In the case of Twitter versus traditional news, recent conventional wisdom got us thinking that the bell had tolled for the traditional press. Whether in breaking news or marketing, social media was in and the press was out. Covering the death of Osama bin Laden, web headlines screamed that Twitter had once again trumped traditional news outlets. Remember, Sohair Athar? You don’t? He’s the computer programmer in Abbottabad who first tweeted about hearing a helicopter near the bin Laden compound. He would become world famous as the guy who “live blogged” the raid on bin laden’s compound before the press got there. Time and again in the aftermath of big news events the discussion turns to the fact that old fashioned news is dead and social networks have taken over. It would be easy to conclude that social media goes where traditional news fears to tread.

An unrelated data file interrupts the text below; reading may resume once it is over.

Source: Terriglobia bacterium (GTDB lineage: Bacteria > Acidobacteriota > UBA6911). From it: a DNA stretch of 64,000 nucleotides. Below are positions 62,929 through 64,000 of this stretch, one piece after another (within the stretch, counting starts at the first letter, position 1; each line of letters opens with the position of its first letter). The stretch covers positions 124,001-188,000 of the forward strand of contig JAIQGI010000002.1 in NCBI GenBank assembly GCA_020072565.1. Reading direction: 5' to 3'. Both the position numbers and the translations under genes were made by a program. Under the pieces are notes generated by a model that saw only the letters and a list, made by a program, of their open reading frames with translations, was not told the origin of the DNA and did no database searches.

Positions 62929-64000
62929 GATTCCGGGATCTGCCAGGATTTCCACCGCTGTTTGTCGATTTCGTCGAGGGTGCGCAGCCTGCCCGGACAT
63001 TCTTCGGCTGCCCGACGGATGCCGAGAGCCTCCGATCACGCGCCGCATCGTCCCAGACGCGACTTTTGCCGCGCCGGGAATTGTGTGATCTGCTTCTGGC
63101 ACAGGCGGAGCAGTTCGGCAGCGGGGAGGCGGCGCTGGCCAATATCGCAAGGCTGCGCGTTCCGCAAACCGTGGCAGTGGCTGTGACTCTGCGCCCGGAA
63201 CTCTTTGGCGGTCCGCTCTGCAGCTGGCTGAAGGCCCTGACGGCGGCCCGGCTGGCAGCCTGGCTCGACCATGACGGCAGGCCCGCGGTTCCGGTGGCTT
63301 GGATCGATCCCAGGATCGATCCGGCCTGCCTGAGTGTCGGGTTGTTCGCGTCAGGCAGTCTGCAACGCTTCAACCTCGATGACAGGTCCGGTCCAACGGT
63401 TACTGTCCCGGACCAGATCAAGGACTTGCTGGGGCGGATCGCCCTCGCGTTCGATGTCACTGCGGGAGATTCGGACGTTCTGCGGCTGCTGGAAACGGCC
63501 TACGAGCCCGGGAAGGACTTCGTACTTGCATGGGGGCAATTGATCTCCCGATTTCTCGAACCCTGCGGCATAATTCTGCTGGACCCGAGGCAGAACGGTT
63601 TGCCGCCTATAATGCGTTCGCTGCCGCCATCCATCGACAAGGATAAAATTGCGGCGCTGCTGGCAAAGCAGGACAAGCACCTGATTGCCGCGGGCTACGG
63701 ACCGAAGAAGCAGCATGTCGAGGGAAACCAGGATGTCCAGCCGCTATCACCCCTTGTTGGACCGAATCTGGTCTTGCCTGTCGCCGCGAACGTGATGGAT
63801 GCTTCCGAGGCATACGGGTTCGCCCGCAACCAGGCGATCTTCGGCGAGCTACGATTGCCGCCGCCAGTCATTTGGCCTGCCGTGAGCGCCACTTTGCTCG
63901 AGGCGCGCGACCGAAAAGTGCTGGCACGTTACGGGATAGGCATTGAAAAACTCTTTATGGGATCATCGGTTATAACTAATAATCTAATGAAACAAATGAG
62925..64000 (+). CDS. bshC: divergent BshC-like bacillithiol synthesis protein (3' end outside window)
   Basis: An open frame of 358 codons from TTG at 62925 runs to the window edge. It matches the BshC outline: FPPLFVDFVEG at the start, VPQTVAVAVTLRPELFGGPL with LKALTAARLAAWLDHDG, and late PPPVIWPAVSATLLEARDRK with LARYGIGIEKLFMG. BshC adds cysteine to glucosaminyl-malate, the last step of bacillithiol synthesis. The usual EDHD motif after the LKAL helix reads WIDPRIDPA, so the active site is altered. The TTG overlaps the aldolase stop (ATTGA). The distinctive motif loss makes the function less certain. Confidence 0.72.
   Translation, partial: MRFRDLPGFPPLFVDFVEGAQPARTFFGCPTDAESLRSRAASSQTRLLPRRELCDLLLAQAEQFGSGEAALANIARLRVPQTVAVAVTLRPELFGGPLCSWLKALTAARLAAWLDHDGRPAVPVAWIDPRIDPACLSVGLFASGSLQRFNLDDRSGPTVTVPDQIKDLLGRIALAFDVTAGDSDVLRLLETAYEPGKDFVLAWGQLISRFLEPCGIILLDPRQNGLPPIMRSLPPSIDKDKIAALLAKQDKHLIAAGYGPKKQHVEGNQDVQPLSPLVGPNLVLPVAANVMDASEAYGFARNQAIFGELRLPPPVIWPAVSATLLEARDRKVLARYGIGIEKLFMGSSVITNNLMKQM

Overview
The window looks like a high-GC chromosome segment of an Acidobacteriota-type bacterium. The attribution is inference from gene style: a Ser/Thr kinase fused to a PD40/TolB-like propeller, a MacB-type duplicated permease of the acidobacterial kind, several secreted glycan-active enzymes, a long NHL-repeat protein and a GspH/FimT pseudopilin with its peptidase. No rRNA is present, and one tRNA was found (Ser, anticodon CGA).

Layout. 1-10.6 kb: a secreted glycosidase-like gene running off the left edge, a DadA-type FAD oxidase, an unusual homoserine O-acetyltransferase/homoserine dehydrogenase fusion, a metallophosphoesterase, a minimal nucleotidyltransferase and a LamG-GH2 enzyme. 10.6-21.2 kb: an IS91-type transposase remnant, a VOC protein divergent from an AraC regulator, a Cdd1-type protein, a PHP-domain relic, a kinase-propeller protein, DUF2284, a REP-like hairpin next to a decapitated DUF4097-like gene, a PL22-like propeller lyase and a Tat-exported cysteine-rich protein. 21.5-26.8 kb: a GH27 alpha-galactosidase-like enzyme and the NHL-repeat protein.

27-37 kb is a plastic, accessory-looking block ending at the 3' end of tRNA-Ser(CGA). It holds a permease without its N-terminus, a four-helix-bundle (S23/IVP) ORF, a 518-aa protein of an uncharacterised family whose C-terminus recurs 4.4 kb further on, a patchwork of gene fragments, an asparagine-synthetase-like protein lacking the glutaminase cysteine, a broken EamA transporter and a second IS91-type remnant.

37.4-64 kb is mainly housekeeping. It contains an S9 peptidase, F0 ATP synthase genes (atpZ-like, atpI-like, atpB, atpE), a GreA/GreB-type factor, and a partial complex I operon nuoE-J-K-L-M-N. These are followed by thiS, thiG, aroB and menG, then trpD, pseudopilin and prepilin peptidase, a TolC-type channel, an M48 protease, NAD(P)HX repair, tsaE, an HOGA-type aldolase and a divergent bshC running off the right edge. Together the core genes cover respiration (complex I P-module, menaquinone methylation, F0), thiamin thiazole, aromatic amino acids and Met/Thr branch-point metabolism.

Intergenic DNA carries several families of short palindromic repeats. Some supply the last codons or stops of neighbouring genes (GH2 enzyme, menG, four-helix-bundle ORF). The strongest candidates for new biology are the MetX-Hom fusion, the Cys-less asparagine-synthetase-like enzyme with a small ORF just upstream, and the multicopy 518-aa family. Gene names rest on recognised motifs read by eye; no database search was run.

Ah, but not so fast. There is nuance in the world of tweets. Consider the death of Whitney Houston – on a Saturday evening. If you were in a restaurant, a sports bar or a hotel, you would have seen the “Breaking News,” from a traditional news outlet. In your car, you may have heard it on the radio. Away from all media, someone sitting in front of a TV screen might have called or texted you. And yes, the news was on Twitter. According to a New York Times blog, a relative of someone in the vicinity of Whitney Houston’s hotel room tweeted about her death a full 42 minutes before it was in the traditional press. But only 16 people reacted because the person was just not connected to a wide enough network. Then AP announced it on their Twitter page and within five minutes there were 3,000 tweets on the subject. Of course, the NYT has a vested interest in pointing this out to us but it is an interesting issue to consider. Meanwhile, among his latest Tweets, Sohair Athar notes that there’s nothing much to report from his little hamlet anymore. The press has moved on while he is still there.